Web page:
MMA Review: #55: UFC 6: Clash Of The Titans Jun16


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MMA Review: #55: UFC 6: Clash Of The Titans

UFC 6: Clash Of The Titans

Casper, Wyoming

-Your hosts are Bruce Beck, Jeff Blatnick, and Jim Brown. We see the brackets, before they tell us that the location is actually 5140 feet above sea level. God, that’s HIGH.

-The highlights of the alternate bouts are shown, with Guy Mezger and Anthony Macias winning to qualify as the alternates. They then announce that there’s a new rule in place, that being that the official can stand the fighters up for inactivity at any time. TOTALLY inspired by Royce/Ken II, that one.


Tank Abbott vs John Matua

This is Abbott’s UFC debut, and in his pre-fight interview he claims he’ll be “The most athletic man to ever enter the Octagon”. Right. He is of course the first Pitfighter in UFC history, too. Matua is a HUGE 400lbs Hawaiian who’s trained in the ‘ancient art of bone breaking’. Got to mention too, they have Michael Buffer doing the announcing here. Up to this point UFC had used an awful guy called Rich Goins, who had a horrid habit of saying everyone’s name twice (“Please welcome Patrick Smiiiith! Smith!”) which was one of the most annoying things on the show. Buffer doing this one adds another dimension to it, strange as it sounds.

They get underway and Tank immediately has him floundering with some BIG punches. Matua looks badly rocked, going down and coming back up and eating MORE PUNCHES, until finally Tank decks him with a HUGE RIGHT causing him to crash to the mat, hitting the back of his head hard on the canvas. Tank follows in with a DIVING PUNCH TO THE HEAD, and Matua’s arms and legs come up and start quivering, and unsurprisingly, that’s all she wrote.

We’ve got doctors flooding the ring now as Tank makes fun of Matua’s convulsions, while the announcers sound really spooked, obviously horrified as this is the first time they’ve seen someone legitimately hurt in the Octagon. That was a seriously nasty KO though. Replays show Matua’s head bounced off the canvas as he fell, and when you’ve got Tank hitting you with those kinds of sledgehammers, the damage is bound to be pretty big.

Post-fight we get a quick interview with referee Big John McCarthy, who tells us that he couldn’t step in before he was sure Matua was totally out, so the call wasn’t a late one on his part. McCarthy says the fighters in UFC just get bigger and meaner, as we then see Matua being helped out of the Octagon wearing an oxygen mask. CRAZY start to the night.

Paul Varelans vs Cal Worsham

Worsham is an ex-marine and a Tae-Kwon-Do black belt. Varelans is billing himself as a ‘Trapfighter’, which nobody seems to know a whole lot about. He’s legit huge though, 6’8” and 300lbs.

Worsham lands a side kick to begin, before they exchange some wild punches, with Worsham getting the better of it. They clinch and exchange knees, and then continue to just slug it out, with Worsham again landing the better shots. Worsham keeps coming, but suddenly Varelans lashes out with a MASSIVE ELBOW STRIKE to the back of the head, and Worsham is OUT. Good KO from Varelans, he hit him really hard, but was totally losing the fight beforehand. These big guys seem to have a ton of power, but very little skill.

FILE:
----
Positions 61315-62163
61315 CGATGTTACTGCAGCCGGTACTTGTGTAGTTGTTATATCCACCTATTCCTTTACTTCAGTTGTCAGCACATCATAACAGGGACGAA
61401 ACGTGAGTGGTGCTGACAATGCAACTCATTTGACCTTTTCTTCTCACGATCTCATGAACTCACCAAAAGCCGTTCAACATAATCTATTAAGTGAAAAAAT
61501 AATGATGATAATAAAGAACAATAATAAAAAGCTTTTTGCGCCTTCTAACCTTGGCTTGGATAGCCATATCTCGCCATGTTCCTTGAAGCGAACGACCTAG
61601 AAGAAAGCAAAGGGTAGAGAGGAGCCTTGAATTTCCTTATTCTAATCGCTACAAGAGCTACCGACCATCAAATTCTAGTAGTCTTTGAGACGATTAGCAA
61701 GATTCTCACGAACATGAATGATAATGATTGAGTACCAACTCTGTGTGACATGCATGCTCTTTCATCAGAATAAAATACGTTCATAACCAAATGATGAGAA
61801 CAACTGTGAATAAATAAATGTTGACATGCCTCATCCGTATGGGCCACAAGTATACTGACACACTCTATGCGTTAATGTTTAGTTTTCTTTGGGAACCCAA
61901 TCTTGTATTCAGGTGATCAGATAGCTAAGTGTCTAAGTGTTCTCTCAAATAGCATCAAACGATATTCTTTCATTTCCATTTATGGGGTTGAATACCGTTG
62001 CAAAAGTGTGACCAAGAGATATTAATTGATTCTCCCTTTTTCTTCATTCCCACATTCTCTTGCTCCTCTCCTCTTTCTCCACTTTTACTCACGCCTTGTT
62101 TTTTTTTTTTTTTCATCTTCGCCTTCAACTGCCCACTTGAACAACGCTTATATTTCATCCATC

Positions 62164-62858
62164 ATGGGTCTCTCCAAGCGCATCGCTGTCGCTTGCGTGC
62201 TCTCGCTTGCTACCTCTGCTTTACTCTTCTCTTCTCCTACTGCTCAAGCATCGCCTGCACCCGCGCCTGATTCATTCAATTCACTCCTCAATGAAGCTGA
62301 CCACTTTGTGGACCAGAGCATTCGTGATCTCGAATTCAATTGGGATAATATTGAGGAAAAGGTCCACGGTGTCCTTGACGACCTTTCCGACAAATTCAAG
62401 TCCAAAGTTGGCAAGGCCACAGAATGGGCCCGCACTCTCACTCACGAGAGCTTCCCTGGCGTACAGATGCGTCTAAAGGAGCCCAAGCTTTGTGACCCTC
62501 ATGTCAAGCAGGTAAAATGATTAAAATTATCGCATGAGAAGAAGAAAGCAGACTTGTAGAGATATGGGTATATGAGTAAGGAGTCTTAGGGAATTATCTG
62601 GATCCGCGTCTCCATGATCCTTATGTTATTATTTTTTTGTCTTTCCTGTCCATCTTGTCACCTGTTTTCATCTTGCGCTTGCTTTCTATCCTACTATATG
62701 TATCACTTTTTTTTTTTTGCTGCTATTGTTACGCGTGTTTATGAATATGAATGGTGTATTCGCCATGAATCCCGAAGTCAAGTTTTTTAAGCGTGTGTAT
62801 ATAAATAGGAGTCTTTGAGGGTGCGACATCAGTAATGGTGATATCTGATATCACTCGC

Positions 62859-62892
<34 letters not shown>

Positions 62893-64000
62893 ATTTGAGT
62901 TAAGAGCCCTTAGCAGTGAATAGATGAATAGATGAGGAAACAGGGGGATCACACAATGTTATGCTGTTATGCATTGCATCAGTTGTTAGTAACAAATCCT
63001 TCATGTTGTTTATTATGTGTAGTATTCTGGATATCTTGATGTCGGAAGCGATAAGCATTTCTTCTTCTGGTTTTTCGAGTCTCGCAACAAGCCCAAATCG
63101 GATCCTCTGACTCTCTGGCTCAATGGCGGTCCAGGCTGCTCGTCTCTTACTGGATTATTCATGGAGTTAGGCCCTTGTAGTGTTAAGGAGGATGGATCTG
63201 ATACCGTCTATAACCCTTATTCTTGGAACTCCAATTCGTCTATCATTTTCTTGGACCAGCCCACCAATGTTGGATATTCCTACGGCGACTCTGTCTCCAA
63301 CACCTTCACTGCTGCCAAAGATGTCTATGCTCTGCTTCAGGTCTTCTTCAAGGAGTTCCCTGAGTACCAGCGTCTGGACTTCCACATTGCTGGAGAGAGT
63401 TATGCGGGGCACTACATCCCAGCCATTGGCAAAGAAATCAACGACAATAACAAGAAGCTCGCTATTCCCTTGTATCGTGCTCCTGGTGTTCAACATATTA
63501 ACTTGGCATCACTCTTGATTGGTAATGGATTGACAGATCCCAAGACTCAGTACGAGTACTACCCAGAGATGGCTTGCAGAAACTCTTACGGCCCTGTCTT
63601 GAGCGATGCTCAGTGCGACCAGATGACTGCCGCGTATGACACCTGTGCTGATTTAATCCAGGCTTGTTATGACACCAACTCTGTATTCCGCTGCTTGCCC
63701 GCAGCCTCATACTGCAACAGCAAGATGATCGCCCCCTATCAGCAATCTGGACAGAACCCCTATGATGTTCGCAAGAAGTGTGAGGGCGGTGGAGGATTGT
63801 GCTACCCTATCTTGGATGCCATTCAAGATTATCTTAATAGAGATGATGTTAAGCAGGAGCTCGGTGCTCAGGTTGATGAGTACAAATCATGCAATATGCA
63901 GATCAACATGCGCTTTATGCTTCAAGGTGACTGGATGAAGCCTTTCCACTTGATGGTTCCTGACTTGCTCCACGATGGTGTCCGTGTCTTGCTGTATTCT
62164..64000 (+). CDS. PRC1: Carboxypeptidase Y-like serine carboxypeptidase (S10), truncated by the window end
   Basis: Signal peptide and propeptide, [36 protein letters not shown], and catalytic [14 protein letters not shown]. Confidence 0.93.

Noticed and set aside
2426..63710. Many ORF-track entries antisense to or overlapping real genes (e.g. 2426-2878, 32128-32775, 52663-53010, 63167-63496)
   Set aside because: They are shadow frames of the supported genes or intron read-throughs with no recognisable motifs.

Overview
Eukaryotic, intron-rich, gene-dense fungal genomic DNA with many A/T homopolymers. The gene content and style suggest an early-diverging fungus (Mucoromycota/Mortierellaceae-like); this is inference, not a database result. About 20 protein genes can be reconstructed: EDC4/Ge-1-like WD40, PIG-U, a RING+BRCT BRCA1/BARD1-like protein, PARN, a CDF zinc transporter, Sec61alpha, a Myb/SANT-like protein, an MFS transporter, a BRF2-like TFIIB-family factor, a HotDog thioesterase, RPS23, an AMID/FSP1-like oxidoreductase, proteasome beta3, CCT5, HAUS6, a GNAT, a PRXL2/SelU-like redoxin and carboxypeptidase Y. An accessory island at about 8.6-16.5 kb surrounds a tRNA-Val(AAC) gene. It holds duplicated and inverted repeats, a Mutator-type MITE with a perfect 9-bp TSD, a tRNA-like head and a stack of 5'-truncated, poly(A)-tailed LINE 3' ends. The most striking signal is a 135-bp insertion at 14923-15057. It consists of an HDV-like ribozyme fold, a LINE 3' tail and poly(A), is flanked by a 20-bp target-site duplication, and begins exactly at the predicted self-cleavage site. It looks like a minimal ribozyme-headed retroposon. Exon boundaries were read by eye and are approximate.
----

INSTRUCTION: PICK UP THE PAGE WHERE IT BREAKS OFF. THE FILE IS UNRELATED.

Pat Smith vs Rudyard Moncayo

This was Smith’s return to UFC action following his loss to Royce Gracie at UFC 2. He’s got a shaved head here, which makes him look like Ernest ‘The Cat’ Miller, for those of you who care. Moncayo is a karate guy from Ecuador.

They begin and Smith sprints right across the Octagon and decks him with a front kick to the chest! Moncayo comes back up and Smith grabs a headlock and punches at the body, looking for a guillotine. Smith takes him down into a mount, and Moncayo rolls and stands at the same time, so Smith yanks him right down into a nasty rear naked choke for the swift tapout. Smith is a ton of fun in this early stuff actually, and he totally overwhelmed this guy here.

Oleg Taktarov vs Dave Beneteau

Both of these guys are veterans of UFC 5 and looked good there, Beneteau reaching the final, but Dan Severn beat both eventually. Taktarov’s dumped the gi top this time, just going for a pair of plain blue shorts. Guy Mezger enters with him, as he did on UFC 5.

Beneteau tries a single leg to begin, and eats punches along the way, but takes Oleg down to guard. Beneteau stacks up, but Oleg stands and gets a front facelock, so Beneteau breaks out by rocking him with some punches. Oleg gets a single leg, and they go down, and scramble for a second before Oleg gets a guillotine, and Beneteau taps out there. Not a bad fight at all, Taktarov has this knack of seeming to be hurt momentarily, and then he’ll just pull something out of his bag and finish his opponent off.


Tank Abbott vs Paul Varelans

HUGE “Tank” chant before the fight, I think he’s the first guy to have his name chanted after one fight. I’ve never seen this stuff before, but *now* I understand why he’s such a cult favourite with the UFC fans.

They begin, and Tank gets a big right hand to open. Abbott shoves him into the fence and gets a takedown to half-guard. Varelans lands some elbows from the bottom, but Tank starts slugging away with left hands. Varelans tries a guillotine, but Tank powers right out, and pounds away, then SHOVES HIS KNEE INTO VARELANS’ FACE, pressing it up against the fence. Jim Brown points out that Abbott has a huge grin on his face while he’s doing it. Early Tank RULES. Tank lands some more big shots while pressing his knee into the head, and McCarthy stops it there.

Pretty brutal beating right there. Post-fight Brown says that Tank’s shown no skill yet, he’s just a violent street fighter, and so far it’s worked because his opponents haven’t been all that skilled either.

Oleg Taktarov vs Anthony Macias

We have a bit of a delay before the second semi as the announcers tell us that Pat Smith’s got stomach cramps backstage. We wait for a while and then they announce that Smith’s officially out, and Anthony Macias will be taking his place. This is an immediate conflict of interest as they train together, and have the same promoter, who comes out with Taktarov here.

And just like that, Macias charges right across the Octagon to begin, straight into the awaiting guillotine, and that’s it at 23 seconds. Crowd boo LOUDLY for this as the announcers start to wonder whether the fix is in, too. I’m not 100% sure personally, but at a guess, I’d say Macias threw this one and it’s the closest thing to a legitimately worked fight in UFC history. That said – UFC shouldn’t have been using Mezger and Macias as alternates given that they were training and were good friends with Taktarov. Shady stuff here for sure.